Duggan participates in a late twentieth century Australian iteration of that longstanding trope which understands all poems as failures (recently reiterated in Ben Lerner’s magnificently speculative The Hatred of Poetry, specifically when he retells the myth of Caedmon’s dream). Duggan’s influences are explicit (Ed Dorn, Robert Duncan, others from Black Mountain, more), and these poets from elsewhere remain both indelibly and invisibly interpolated within his texts, spectrally present and ghosting these poems the same way Duggan seems to ghost the domains across which he flits. Indeed, the work in this Selected Poems seems an ‘elsewhere-ing’, not so much an ostranenie (which knocks image sideways by reordering what is seen and then known), but instead a wholesale acceptance that knowing is largely impossible. At one point, Duggan asks ‘[w]hy should I, who have lived in this country all my live, suddenly feel myself an exile in a distant province’, and asserts elsewhere the ‘importance of strange poetry, of unfamiliarity’ as a mode that can contrapuntally disrupt accustomed modes of perception. This seems Duggan’s enduring concern, and his disconnective states seem a generative cultural condition:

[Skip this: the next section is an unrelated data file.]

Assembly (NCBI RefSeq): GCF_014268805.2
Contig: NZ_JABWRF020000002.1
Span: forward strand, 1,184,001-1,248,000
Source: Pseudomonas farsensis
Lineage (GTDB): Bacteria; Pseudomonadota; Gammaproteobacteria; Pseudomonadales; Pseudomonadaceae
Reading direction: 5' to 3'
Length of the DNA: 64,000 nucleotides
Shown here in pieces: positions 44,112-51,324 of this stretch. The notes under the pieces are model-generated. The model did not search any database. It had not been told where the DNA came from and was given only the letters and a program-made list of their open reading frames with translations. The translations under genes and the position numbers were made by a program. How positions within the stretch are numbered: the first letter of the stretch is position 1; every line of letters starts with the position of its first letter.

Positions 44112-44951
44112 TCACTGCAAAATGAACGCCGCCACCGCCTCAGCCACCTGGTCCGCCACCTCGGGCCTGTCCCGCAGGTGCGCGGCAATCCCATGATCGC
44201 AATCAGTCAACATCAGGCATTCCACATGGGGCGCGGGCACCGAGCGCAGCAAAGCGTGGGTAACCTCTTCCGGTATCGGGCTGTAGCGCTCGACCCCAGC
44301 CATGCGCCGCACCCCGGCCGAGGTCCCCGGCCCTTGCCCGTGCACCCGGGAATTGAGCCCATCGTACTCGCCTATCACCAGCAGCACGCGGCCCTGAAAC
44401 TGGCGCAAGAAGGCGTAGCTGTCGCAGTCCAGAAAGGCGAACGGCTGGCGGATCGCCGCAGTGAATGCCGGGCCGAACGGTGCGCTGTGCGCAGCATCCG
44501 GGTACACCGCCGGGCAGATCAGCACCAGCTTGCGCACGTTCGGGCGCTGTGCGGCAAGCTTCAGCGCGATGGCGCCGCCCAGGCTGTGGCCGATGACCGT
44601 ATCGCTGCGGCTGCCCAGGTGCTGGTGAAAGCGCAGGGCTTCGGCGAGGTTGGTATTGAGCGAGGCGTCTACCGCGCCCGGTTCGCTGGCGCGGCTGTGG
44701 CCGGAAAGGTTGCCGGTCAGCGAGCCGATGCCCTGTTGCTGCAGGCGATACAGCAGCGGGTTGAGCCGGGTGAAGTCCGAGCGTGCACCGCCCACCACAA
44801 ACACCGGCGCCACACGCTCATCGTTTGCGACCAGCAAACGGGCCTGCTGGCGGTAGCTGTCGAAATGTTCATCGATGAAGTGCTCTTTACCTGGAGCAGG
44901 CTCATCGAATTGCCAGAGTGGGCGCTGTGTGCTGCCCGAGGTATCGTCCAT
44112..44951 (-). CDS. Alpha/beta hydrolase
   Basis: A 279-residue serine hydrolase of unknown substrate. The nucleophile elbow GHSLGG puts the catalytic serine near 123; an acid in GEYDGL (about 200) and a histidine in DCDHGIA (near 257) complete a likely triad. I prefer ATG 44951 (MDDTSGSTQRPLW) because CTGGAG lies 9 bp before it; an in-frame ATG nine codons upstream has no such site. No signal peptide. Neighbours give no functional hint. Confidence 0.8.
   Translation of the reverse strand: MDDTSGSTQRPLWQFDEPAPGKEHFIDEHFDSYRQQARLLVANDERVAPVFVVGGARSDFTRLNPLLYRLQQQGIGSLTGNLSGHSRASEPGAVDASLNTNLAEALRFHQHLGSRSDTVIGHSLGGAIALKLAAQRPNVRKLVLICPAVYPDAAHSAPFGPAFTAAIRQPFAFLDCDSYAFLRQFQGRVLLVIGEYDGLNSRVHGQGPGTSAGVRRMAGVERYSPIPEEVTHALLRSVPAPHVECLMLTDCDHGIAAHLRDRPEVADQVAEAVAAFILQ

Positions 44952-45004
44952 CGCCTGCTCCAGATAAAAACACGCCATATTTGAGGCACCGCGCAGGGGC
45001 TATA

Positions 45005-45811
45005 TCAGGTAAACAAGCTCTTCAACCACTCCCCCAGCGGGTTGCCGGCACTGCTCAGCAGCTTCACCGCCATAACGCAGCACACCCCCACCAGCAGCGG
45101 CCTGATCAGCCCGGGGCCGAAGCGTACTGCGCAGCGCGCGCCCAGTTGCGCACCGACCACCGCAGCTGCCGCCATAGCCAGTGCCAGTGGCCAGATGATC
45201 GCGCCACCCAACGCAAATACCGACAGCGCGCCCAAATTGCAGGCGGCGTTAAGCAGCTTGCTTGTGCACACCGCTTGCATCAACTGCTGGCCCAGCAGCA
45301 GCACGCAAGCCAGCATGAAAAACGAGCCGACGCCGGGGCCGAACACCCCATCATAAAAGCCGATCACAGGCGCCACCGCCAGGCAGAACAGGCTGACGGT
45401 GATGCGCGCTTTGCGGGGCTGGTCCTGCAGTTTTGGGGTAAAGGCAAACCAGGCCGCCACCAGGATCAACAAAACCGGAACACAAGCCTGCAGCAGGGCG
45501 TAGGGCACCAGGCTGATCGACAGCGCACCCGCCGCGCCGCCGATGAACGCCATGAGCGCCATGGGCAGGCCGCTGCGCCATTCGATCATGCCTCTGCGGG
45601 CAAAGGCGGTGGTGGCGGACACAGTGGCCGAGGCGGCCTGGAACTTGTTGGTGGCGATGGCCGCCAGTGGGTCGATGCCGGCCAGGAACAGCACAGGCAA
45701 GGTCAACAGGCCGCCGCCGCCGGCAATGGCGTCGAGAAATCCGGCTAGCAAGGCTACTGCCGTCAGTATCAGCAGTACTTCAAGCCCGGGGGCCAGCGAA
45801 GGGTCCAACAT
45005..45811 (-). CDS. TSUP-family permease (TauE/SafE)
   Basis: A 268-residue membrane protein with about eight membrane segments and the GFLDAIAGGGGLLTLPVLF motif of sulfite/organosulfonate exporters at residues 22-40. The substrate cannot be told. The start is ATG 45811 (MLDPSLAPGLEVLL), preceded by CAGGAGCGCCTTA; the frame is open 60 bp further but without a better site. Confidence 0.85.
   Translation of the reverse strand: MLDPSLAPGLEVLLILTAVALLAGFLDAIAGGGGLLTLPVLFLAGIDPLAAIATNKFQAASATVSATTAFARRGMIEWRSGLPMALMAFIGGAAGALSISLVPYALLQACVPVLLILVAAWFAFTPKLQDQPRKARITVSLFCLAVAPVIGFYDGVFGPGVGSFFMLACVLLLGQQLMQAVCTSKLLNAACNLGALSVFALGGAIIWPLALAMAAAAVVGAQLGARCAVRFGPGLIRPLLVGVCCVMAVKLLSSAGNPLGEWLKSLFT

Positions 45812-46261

The sky reflects the wilderness. There are miles on the map without ‘interesting features,’ the blank spaces Dorn talks about & which are usually somebody’s home; places I know nothing of save those blanknesses, colour of highways, unfathomables suggesting more from less. A kind of geography which isn’t, finally, a nationalism – isn’t a wallchart for a mining company – announces there’s more out there than we can take in.
If anything, these emblematic texts reveal Duggan’s impossible quest (or methodological concern) toward understanding and connection, written from a place many readers will understand as a colonised place where neither understanding nor connection are so easily claimed. This book makes palpable those absences in a poetry that seems to crave epistemological stability, as if this poet is a seer fumbling blindly their way across unrecognizable, everyday settings. The tones here are almost always paradoxically nostalgic, the content filtered by lenses (critical and creative) made elsewhere.